Matt Williams has been on the radar for a while now. He submitted to our Curator’s Choice issue earlier this year and although he was not selected for the publication, I keep going back to his work that was submitted in hopes to feature it online. Then fate happened and Matt and I were able to spend some time together at this year’s Review Santa Fe conference. When talking to Matt you can immediately see that he is the real deal. No bullshit. No pretending. This guy is passionate about making images and he isn’t afraid to prove it. I was really taken by his current body of work, Soft Proof, and I decided that I wanted to get this online first. Don’t think that this is the last time you will see Matt’s work on the website. This is just the first installment.
Matt Williams received an MFA in photography from the Rhode Island School of Design in 2016. His work has been shown in galleries such as ClampArt in New York City and museums including the Museum of Fine Arts in Boston. He is still aglow from his first solo show in the spring of 2017 at the Proof Gallery in Boston. In addition to working on Soft Proof, he has been at work on a new series of photographs based on the history of the Aberjona River.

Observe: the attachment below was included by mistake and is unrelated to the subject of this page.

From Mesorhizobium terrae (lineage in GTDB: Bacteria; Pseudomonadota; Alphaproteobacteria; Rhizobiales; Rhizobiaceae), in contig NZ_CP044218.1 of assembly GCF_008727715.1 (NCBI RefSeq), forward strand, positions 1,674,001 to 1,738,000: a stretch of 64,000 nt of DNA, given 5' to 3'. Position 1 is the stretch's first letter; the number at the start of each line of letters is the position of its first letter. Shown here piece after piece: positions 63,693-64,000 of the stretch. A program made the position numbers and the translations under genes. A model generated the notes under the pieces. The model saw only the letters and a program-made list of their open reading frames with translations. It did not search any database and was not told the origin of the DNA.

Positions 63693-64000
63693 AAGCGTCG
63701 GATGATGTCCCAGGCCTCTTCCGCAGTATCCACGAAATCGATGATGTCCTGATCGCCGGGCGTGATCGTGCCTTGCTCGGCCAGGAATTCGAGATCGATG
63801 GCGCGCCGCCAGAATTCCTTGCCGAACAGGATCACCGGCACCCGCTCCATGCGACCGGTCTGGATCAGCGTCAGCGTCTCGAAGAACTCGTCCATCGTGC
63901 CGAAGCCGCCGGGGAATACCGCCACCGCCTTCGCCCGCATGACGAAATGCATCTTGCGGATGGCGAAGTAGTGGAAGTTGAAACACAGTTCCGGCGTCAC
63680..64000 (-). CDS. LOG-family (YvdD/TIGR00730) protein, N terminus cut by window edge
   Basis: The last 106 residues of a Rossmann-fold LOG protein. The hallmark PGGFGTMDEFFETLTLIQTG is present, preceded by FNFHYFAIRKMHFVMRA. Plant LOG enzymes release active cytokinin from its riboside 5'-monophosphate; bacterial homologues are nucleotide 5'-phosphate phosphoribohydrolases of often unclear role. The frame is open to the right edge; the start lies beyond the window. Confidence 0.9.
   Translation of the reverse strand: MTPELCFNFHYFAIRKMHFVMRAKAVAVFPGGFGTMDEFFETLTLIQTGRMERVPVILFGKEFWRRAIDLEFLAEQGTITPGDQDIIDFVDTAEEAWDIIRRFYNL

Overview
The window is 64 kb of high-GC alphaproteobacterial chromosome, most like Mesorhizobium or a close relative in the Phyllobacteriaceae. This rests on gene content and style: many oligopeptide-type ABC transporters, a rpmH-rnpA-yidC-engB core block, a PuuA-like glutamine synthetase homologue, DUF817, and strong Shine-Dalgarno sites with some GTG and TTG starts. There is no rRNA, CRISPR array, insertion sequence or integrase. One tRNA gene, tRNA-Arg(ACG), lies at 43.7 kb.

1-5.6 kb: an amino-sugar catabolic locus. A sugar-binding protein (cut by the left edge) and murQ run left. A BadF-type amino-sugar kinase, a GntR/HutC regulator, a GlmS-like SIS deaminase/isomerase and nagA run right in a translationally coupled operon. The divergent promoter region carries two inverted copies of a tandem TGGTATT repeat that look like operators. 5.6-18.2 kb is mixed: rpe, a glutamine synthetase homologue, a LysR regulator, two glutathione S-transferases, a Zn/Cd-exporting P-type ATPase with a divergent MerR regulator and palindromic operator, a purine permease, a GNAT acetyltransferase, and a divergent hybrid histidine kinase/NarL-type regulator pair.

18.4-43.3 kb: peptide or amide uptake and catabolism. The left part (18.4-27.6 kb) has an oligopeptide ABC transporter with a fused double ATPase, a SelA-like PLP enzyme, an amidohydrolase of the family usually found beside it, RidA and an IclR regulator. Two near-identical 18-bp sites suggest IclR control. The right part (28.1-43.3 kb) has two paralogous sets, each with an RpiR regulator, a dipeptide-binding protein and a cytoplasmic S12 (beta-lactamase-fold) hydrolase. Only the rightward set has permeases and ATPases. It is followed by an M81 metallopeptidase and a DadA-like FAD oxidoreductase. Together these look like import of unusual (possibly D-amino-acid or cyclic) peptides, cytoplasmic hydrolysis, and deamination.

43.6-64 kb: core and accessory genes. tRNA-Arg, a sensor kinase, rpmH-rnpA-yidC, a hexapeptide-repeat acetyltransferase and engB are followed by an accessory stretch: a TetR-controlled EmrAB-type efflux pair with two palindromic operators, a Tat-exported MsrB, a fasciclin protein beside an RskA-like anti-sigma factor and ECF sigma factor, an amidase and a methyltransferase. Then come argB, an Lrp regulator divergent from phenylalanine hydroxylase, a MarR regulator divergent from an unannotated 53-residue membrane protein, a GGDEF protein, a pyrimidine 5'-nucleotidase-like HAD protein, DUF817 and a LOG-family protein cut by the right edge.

I go back and forth incessantly about whether to talk more about my work or less. When I’m not convinced that I’m having the conversations in and through the work that I want to be having the words just keep coming, slipping out of my mouth or keyboard in an endless attempt to explain, to prove, to justify.
It feels like an ineffective crutch born of insecurity and inexperience. I am pledging here and now to speak less about my photographs and my art and trust that the work itself is infused by the ideas, thoughts, and concepts that are rattling around inside me during the making of it.
Things I am thinking about when making Soft Proof include but are not limited to: the often awkward interaction between humans and nature. The ways we humans try and leave our marks on the world. Consumerism and capitalism. The industrial revolution. America. Communication. How a thing, a place, a person can be monumentally strong and terrifyingly fragile all at once. And how today looks a lot like yesterday did and how tomorrow probably will no matter what mental gymnastics we perform to make ourselves think otherwise.
The above list is subject to change.
Soft Proof is a work in progress.
To view more of Matt’s work and interact with him, check out his website.